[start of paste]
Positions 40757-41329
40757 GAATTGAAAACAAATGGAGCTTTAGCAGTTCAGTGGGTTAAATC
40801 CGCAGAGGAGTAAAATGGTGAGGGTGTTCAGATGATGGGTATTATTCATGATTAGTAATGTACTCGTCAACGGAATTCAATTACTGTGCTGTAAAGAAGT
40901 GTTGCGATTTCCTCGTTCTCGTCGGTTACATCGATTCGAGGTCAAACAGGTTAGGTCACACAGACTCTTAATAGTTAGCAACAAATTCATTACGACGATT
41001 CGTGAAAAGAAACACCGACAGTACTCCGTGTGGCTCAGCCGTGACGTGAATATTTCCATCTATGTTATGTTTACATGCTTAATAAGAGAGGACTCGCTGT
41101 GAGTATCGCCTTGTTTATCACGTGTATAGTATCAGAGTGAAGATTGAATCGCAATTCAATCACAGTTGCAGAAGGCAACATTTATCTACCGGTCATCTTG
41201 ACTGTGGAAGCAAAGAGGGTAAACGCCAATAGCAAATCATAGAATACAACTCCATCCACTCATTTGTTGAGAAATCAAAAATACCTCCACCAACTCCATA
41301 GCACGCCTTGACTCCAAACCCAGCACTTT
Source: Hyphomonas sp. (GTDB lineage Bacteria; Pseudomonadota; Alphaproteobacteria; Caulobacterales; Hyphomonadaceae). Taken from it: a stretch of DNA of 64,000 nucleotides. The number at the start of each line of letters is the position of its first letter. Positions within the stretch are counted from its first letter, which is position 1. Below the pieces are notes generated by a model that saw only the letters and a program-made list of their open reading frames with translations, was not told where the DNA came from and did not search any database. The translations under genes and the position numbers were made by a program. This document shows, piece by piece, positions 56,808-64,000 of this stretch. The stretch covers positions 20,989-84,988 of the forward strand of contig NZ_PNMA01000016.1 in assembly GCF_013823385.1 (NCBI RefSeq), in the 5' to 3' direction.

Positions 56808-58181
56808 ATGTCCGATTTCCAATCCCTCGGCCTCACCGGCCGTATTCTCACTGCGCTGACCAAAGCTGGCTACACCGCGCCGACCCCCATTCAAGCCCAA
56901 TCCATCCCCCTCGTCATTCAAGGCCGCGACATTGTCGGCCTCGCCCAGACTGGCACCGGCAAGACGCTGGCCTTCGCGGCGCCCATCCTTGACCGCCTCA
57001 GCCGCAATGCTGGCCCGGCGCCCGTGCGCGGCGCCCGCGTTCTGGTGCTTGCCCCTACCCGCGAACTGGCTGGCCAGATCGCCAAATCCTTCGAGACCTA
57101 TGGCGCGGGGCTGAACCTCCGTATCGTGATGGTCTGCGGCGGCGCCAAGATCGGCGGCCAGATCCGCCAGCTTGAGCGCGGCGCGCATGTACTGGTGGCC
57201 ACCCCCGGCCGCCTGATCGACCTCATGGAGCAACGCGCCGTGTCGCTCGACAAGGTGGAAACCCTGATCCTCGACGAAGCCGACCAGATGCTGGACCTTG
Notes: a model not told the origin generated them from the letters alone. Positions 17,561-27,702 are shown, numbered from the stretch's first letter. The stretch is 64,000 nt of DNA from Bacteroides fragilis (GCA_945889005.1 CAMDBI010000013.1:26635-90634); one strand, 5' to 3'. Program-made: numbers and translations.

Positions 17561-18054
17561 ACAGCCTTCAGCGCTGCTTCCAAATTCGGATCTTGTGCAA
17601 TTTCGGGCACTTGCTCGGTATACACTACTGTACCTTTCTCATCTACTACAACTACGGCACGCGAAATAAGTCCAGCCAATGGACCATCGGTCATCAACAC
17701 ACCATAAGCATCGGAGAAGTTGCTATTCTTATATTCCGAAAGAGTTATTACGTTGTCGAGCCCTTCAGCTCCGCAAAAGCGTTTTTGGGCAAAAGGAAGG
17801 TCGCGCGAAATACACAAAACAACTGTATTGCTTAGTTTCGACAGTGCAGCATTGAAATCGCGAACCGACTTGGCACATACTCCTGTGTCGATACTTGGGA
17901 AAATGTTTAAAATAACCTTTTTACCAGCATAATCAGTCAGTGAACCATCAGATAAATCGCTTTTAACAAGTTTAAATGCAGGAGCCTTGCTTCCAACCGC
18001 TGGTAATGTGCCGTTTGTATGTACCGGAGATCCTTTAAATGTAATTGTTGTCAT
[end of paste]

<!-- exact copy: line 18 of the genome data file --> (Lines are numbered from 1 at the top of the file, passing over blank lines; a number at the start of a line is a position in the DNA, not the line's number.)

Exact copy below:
17561 ACAGCCTTCAGCGCTGCTTCCAAATTCGGATCTTGTGCAA